Long-time secondary private equity investor Venture Capital Fund of America (VCFA) has held a first closing on its latest fund for $102.8 million. The firm expects the new fund, VCFA Private Equity Partners IV, to have a final close between the end of March and the middle of April with $250 million.
VCFA, which was founded in 1982, has definite commitments for another $21 million that arrived too late for the first closing. In addition, the firm has between $55 million and $140 million in “soft commitments” from limited partners. The last fund the firm raised was VCFA Management IV, a $50 million Bermuda-based fund that closed in 2001.
Limited partners in the fund include American Family Insurance Group, Liberty Mutual, New York State Teachers Retirement System and the University of Richmond. VCFA has taken on some new LPs that include large institutions. The firm has added some smaller university endowments that invested between $3 million and $5 million apiece. VCFA also gained two additional foundations to its LP roster. “Once you have the first closing, everyone knows you mean business. It makes people make a decision,” said Managing Director Dayton Carr, a Smith Barney & Co. veteran. “Some people think they can wait until the last minute and get in-not with us.”
This fund represents a significant shift for the New York-based firm. Previous dedicated secondary funds have been focused on buying venture capital assets. VCFA Private Equity Partners IV will be 90% invested in the assets of middle- market leverage buyouts. VCFA Venture Partners III is approximately 51% invested and will be completely invested by 2006. VCFA Private Equity Partners IV will take about four years to invest.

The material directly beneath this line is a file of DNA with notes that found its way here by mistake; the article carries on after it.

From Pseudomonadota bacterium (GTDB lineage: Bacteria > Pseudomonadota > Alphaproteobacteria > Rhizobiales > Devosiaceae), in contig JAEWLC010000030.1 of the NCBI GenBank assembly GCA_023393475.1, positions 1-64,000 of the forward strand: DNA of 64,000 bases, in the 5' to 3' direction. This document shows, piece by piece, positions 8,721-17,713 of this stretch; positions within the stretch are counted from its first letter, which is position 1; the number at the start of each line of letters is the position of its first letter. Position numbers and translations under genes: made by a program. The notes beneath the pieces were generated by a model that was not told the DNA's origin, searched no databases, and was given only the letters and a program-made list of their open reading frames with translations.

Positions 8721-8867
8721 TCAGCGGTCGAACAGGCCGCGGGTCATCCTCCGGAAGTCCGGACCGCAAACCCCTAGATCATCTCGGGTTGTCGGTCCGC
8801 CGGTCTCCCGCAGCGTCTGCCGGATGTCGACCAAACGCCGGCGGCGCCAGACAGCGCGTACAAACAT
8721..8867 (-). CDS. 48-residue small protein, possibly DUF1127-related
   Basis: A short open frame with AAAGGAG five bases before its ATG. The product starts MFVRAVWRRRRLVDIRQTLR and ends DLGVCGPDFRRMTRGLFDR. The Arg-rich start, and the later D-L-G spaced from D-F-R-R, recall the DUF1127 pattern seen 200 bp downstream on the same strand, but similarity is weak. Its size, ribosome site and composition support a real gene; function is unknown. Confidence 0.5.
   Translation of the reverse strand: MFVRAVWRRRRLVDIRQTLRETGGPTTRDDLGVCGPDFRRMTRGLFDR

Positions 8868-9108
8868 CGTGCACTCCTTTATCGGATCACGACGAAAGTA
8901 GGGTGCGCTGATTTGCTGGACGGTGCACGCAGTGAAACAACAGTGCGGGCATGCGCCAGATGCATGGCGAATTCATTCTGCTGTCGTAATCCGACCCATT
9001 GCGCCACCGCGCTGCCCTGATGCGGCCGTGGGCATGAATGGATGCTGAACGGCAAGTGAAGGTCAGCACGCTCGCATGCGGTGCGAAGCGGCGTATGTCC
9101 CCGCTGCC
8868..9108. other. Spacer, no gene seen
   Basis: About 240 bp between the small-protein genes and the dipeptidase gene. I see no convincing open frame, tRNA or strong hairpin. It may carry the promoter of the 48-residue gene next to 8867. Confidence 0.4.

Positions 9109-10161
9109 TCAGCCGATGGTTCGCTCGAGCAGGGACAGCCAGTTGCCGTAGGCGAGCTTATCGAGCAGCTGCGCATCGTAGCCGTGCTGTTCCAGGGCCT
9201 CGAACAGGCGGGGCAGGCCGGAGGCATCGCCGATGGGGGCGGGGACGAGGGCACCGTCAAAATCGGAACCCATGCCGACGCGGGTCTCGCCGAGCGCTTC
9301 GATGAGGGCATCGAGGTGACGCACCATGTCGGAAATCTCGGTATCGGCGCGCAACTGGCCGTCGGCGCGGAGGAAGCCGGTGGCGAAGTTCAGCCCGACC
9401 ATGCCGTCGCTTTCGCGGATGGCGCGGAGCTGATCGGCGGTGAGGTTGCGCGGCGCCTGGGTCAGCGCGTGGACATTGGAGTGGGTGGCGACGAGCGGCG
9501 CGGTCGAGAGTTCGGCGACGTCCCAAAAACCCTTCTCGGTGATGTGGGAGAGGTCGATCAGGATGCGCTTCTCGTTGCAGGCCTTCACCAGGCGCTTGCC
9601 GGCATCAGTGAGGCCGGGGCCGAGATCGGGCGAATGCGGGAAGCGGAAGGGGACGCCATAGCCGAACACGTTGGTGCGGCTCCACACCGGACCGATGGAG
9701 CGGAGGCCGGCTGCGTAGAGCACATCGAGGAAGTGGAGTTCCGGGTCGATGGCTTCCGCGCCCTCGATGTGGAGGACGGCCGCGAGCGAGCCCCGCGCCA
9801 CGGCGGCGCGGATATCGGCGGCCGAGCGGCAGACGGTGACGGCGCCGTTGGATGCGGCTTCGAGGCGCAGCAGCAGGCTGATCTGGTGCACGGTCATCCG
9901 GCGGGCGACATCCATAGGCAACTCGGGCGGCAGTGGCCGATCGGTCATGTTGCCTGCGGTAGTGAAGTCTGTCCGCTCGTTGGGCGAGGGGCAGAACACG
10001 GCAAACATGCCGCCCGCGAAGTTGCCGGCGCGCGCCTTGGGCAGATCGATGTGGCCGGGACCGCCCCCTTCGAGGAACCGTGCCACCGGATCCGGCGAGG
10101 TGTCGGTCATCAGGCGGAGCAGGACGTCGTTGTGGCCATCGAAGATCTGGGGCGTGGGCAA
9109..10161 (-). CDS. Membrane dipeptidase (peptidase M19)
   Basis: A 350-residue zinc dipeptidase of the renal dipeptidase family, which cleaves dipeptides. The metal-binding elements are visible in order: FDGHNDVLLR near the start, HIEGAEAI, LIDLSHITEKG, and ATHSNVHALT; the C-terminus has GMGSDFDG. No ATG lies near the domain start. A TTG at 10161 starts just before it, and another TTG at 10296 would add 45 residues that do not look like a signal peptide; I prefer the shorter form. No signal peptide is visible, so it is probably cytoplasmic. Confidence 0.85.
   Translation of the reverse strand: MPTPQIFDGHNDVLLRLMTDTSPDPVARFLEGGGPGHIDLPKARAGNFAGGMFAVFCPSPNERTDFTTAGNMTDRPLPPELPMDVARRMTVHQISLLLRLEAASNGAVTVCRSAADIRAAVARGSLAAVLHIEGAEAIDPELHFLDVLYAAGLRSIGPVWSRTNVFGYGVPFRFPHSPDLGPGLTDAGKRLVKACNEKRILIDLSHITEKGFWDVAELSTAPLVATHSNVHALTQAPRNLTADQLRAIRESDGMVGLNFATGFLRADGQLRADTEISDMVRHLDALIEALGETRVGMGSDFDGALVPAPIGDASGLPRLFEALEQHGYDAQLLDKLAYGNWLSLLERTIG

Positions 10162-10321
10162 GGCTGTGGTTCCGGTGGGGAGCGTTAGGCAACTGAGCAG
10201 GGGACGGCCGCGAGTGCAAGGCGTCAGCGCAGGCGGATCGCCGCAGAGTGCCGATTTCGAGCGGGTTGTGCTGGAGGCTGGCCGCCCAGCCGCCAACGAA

“In the venture world there are lots of venture backed portfolio companies that aren’t doing well,” explained Carr, who began doing direct venture investments with his firm Carr Management Co. “There’s a lack of fundamentals and overvaluation. The valuations are going down, but some of the problems remain. We’re interested in smaller and medium sized LBOs. Our prior rates of return have been higher on our LBOs than in our venture investments. Overall I think the fundamentals of LBOs are better.” He also added that lower prices and fewer competitors make investing in small-and middle-market LBO assets attractive.
VCFA is actively pursuing a handful of buyout deals already for the new fund. The firm will likely add one partner and one associate as the fund closes. VCFA currently has two additional investment staff working on a consulting basis. The firm currently has four managing directors and has offices in Chicago and San Francisco in addition to its New York headquarters.